A review of Robert Zemeckis' CGI opus, Beowulf, could fairly consist of the words, "visually, it's breathtaking and a stunning special effects achievement," repeated some one hundred times, because there isn't much more to say about this film. The acting — or voice-acting, rather, since the performers themselves are completely overlaid with CGI — is uniformly good, which always enhances an animated film.
The script, by Neil Gaiman and Roger Avary, is fair, with hyperbolic dialogue befitting an adaptation of an epic hero's tale. I didn't find Unferth's (John Malkovich) change of heart toward Beowulf near the end to be quite convincing, but that may have been another demonstration of this character's shallowness. Ray Winstone plays Beowulf with earnest fervor and puts more depth into the role than the script gives him. King Hrothgar is classic Anthony Hopkins, over the top and chewing up more of the sets than Grendel does, but as enjoyable as always. Brendan Gleeson transcends his animated shell as Beowulf's closest friend Wiglaf.
As dazzling as Beowulf is, I left the theatre feeling disappointed, as though I'd worked on a hard task for hours and been paid in Christmas tree tinsel. I didn't see the movie in 3-D, but it was obvious how the shots had been designed to exploit this additional gimmick. Beowulf is unremittingly loud, fast, and brutally violent, and the fact that we're seeing cartoon violence with no emotional consequences doesn't alleviate the impact. After you're hit over the head enough times in a row, you just get numb. Yes, visually, it's breathtaking and a stunning special effects achievement. But I'm tired of every frame of a movie blowing up in my face like a Fourth of July fireworks finale. Often, such pyrotechnics are meant to hide the fact that the film has nothing else to offer.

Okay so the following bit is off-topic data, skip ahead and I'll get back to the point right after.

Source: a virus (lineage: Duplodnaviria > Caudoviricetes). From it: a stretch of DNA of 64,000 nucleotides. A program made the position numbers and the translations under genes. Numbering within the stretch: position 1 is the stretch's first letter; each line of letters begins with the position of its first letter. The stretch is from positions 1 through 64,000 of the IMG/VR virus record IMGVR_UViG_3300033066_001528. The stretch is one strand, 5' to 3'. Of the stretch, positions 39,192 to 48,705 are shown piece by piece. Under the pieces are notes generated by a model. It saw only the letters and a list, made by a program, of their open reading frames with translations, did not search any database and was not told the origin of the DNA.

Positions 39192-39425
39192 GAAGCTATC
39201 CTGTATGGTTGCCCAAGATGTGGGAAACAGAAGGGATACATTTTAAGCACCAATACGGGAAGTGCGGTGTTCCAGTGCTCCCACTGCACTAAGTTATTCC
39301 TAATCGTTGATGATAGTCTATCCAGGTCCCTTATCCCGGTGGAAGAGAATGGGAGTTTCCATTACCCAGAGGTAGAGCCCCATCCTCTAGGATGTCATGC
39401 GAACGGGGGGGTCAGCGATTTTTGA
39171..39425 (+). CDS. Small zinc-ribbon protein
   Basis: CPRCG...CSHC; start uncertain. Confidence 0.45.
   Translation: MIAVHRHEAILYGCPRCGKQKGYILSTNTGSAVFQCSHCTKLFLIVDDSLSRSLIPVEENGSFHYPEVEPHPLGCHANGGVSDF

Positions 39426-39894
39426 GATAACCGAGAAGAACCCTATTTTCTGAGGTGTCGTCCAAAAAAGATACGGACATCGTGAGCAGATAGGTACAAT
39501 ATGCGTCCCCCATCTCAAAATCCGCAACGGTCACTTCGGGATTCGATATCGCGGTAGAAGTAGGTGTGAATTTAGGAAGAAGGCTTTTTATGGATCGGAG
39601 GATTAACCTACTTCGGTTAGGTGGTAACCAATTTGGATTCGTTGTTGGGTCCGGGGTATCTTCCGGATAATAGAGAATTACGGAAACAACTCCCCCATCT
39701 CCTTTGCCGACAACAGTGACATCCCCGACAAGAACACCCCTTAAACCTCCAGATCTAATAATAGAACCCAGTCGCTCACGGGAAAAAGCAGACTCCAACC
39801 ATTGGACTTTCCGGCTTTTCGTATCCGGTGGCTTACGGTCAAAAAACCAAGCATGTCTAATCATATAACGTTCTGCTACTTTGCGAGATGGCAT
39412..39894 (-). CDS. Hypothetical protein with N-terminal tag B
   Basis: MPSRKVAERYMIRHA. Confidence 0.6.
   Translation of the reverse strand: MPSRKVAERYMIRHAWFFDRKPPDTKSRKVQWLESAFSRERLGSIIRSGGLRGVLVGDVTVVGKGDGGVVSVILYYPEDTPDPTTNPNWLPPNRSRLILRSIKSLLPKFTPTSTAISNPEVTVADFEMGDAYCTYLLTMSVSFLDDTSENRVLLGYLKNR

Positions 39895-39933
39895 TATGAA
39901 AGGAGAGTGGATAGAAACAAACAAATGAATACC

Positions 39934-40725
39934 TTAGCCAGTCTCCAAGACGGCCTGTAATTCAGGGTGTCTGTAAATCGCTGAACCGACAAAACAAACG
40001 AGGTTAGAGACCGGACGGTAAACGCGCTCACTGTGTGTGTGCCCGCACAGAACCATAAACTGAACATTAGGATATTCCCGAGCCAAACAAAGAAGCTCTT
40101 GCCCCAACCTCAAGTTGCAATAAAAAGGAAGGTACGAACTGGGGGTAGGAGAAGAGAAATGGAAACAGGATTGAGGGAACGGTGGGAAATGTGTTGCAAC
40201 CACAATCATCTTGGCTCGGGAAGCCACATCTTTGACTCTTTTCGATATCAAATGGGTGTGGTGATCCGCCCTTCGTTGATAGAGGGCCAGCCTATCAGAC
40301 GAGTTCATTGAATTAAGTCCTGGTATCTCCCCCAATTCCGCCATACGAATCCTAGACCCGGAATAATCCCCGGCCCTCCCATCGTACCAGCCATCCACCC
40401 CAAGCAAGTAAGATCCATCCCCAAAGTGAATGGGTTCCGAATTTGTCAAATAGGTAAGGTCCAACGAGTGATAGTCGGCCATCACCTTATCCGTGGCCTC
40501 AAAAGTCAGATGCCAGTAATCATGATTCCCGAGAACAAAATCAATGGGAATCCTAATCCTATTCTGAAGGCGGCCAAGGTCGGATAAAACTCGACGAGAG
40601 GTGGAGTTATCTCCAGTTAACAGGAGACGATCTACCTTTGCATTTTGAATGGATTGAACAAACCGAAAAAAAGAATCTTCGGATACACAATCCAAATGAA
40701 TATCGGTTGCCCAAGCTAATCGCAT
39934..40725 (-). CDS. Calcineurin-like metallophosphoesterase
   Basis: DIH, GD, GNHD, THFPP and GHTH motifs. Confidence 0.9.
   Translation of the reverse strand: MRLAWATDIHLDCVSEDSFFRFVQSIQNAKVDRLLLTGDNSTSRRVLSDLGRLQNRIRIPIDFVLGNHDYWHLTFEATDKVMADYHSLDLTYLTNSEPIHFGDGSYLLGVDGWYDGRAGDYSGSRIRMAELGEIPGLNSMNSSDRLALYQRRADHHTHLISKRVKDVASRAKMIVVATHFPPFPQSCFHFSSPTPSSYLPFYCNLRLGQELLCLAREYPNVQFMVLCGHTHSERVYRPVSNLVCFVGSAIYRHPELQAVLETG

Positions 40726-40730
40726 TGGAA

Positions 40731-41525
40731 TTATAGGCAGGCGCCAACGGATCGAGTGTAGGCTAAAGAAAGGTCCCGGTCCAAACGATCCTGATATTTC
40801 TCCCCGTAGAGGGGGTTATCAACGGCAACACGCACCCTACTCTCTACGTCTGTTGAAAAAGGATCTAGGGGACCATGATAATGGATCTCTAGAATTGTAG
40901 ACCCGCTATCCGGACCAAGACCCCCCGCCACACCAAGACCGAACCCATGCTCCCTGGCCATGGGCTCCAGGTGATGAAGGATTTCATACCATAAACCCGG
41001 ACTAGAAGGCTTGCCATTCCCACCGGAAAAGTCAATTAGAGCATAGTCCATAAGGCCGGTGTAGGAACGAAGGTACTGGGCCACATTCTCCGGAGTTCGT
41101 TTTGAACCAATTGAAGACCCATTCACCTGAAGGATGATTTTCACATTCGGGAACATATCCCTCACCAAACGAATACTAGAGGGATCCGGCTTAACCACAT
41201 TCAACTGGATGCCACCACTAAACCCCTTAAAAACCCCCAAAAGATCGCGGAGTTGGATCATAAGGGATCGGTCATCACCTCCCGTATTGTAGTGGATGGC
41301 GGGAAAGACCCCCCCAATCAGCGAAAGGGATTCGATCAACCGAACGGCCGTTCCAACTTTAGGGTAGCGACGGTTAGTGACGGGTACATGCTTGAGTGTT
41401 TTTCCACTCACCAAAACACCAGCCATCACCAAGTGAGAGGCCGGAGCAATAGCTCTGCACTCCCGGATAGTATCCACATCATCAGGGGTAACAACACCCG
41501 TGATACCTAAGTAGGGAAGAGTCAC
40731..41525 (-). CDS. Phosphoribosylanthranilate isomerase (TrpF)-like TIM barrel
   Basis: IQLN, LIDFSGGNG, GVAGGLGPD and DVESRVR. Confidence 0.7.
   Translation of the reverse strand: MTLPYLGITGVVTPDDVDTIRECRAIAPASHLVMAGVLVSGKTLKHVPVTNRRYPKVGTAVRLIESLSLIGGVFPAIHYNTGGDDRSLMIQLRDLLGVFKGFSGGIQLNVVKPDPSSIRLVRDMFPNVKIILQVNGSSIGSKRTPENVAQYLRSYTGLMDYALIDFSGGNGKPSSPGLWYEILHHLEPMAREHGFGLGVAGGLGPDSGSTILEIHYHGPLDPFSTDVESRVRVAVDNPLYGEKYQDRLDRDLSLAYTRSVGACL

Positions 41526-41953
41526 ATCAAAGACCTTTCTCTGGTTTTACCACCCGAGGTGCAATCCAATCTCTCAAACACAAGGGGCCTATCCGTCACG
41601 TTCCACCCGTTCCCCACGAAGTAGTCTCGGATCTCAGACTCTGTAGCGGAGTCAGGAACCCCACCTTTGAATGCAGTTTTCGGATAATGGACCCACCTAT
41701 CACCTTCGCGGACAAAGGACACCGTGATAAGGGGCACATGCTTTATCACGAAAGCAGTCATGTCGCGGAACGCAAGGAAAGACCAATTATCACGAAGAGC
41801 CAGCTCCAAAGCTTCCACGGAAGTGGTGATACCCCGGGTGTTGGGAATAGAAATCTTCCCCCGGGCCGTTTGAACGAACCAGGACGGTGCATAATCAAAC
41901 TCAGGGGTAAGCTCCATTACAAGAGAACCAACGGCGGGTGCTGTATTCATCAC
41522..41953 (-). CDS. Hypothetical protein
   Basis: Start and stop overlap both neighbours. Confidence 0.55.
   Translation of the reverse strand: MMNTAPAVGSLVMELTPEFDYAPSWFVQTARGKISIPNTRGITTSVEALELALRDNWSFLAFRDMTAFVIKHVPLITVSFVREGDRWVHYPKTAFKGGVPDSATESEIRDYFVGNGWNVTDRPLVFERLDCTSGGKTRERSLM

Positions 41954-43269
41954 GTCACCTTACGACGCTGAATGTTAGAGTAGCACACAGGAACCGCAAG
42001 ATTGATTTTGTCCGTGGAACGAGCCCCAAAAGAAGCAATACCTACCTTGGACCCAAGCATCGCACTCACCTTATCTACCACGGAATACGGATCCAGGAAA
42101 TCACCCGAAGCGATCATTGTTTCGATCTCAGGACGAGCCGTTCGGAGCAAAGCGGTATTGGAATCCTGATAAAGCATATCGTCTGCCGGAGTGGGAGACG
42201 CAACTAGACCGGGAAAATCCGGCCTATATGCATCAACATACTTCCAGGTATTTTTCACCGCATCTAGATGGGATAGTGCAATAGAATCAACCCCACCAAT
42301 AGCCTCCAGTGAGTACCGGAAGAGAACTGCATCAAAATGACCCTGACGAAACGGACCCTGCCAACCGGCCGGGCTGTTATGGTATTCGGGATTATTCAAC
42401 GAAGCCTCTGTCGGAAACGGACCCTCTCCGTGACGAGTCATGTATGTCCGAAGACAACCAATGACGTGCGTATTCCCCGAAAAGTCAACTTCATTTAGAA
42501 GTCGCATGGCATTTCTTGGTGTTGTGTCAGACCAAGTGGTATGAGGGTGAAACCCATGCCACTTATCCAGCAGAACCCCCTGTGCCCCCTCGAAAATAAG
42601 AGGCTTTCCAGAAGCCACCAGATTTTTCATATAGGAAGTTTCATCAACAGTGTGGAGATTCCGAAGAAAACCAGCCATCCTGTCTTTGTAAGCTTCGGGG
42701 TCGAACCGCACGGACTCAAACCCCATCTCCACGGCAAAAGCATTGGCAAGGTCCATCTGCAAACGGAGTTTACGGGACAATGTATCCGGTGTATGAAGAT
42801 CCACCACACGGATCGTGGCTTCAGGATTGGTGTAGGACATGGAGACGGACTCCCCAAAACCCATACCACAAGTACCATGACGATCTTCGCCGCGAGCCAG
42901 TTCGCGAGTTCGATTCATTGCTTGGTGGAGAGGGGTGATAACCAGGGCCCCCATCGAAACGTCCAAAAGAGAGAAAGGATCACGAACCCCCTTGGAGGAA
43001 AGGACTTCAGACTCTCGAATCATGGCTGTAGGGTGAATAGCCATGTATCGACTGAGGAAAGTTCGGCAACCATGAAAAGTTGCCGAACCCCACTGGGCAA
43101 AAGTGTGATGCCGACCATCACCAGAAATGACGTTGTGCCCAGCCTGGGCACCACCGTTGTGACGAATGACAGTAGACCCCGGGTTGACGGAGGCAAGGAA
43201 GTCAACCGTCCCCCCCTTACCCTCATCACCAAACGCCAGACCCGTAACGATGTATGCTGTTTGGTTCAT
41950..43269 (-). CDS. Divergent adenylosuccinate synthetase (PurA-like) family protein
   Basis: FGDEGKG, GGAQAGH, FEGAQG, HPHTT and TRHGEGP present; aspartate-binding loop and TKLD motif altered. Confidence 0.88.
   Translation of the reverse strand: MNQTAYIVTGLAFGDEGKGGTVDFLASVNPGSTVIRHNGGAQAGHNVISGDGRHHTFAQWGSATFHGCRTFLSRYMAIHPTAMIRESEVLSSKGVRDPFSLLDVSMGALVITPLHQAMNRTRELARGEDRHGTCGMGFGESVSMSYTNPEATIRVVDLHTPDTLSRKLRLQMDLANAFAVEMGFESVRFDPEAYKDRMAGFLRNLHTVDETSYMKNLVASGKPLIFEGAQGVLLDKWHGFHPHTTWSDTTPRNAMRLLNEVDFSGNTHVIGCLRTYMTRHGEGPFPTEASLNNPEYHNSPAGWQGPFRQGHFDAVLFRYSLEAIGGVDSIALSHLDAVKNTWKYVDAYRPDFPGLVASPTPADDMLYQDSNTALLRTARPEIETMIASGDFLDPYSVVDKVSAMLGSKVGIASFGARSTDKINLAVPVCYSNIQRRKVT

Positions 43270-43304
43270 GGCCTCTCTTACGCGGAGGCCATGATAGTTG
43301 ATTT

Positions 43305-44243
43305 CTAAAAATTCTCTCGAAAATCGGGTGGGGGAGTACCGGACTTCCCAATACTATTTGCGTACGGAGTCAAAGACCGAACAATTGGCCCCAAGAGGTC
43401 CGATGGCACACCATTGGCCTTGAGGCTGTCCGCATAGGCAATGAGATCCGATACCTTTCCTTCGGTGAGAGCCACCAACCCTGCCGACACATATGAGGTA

There is little character development in Beowulf, although some interesting moral and ethical issues arise. Gaiman's adaptation follows the framework of the poem, beginning with Grendel's attack on Hrothgar's "cursed" mead hall, Beowulf's arrival, Grendel's defeat, his mother's retaliation, Beowulf confronting Grendel's Mother, and then jumping ahead fifty years to Beowulf's final battle with a dragon in his old age. Gaiman adds some archetypal elements drawn in part from other mythic sources. As another reviewer noted, the ending of Beowulf invokes the death of King Arthur at the hands of his bastard son, Mordred. Like the Arthur legends, Beowulf repeats a warning to men: if you're faced with a beautiful, inhuman temptress, keep it in your pants, or you will be very, very sorry. The final shot of Beowulf echoes the final shot of John Boorman's Excalibur (1981). Although early Christianity makes an appearance, we're left uncertain what the film is trying to say about it. The strong tension between Paganism and Christianity in Beowulf's time is outlined more clearly in the 2006 movie, Beowulf & Grendel. Gaiman's Beowulf has no obvious ideological or religious grounding. He's simply a generic Hero.